Ai Weiwei began his career in art as one of the founders of an avant-garde group in China, which was later disbanded. A few years later, he travelled to the US where he was exposed and influenced by artists like Marcel Duchamp, Andy Warhol, and Jasper Johns. While living in New York, he became friends with the beat poet Allen Ginsberg.
Ai Weiwei’s Dropping A Han Dynasty Urn
His works often deal with social commentary. In 1995, Ai published a photographic triptych – a set of three photos – in which he is seen dropping an authentic Han dynasty (206 BC – 220 AD) urn. In 2008, Ai exhibited According to What?, where he honored the 5,000 children who died in the 2008 Sichuan earthquake that collapsed 7,000 schoolrooms made with inferior material. It was also a call to action to the corruption that hovered over the building of what are now called tofu-dreg schools.
Two years later, he created ceramic figures of a Johnnie Walker bottle and a Coca Cola vase, which was a statement on the loss of historic material culture due to rapid modernization and mass production.
Ai Weiwei’s He Xie
In 2010, Ai was involved in another scandal when his Shanghai studio was set to be demolished, after he was accused of building it without the necessary planning permission. According to the artist, a high official from the Shanghai government encouraged him to build it as part of a new cultural area. He claimed it was unfair that his was the only one to be demolished while other artists got to keep theirs. He was placed under house arrest following plans of a party. In the end, the party took place without his presence, with guests dining on river crab, whose Chinese name alludes to harmony, and was used as a euphemism to attack official censorship. He was released the next day, and just last year, he launched an exhibit featuring 3,200 porcelain crabs.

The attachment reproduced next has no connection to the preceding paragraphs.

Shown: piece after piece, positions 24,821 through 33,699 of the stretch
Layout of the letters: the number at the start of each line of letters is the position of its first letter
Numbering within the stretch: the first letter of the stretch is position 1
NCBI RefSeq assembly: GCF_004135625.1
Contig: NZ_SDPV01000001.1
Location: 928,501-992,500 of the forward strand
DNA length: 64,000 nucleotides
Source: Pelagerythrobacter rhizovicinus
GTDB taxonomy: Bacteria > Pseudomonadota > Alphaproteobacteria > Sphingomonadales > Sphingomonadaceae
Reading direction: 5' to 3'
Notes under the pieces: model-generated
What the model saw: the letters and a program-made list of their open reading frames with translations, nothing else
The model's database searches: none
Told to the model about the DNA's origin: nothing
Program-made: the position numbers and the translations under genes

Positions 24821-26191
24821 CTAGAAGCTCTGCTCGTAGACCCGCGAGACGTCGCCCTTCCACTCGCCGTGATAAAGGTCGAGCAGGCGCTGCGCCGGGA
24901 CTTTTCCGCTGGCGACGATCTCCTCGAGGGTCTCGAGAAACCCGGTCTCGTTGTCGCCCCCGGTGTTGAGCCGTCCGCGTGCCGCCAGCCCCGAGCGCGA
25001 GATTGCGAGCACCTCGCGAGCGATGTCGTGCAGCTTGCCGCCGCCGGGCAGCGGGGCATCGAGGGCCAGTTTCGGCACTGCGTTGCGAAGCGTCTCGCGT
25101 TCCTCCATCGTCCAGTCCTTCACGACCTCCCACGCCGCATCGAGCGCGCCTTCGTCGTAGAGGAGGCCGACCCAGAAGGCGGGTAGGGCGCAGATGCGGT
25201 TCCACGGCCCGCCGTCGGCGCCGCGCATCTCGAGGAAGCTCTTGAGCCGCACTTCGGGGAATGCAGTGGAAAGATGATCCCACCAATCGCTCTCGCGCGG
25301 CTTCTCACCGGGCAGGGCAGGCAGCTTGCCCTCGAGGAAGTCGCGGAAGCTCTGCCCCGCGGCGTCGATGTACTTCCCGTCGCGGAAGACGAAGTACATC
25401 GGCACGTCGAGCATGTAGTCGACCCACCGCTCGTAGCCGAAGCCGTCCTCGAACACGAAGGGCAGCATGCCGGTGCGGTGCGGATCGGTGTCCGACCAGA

Today, Ai Weiwei is one of the world’s leading artists, a lionhearted man who isn’t afraid to question the status quo. His works have shined a light on incidents a country known for its strict censorship laws have tried to suppress. His works have become a gateway to China, a way to truly understand what goes on behind closed doors (Twitter is blocked in the country).
The Ayala Museum presents Baby Formula in time for the Art Fair Philippines 2014, the premier platform for artists and the country’s foremost galleries to celebrate modern and contemporary visual art. Baby Formula will be on view at the Third Floor Multi-Purpose Hall until March 16, 2014.
So when in Manila and you want art with sociopolitical meaning, check out Baby Formula at the Ayala Museum!
Date | February 22 – March 16, 2014
Venue | Ayala Museum, Dela Rosa Street, Makati City
Website | www.ayalamuseum.org
Facebook | theayalamuseum
Twitter | @ayalamuseum
Email | email@example.com
Ayala Museum Presents: Ai Weiwei in the Philippines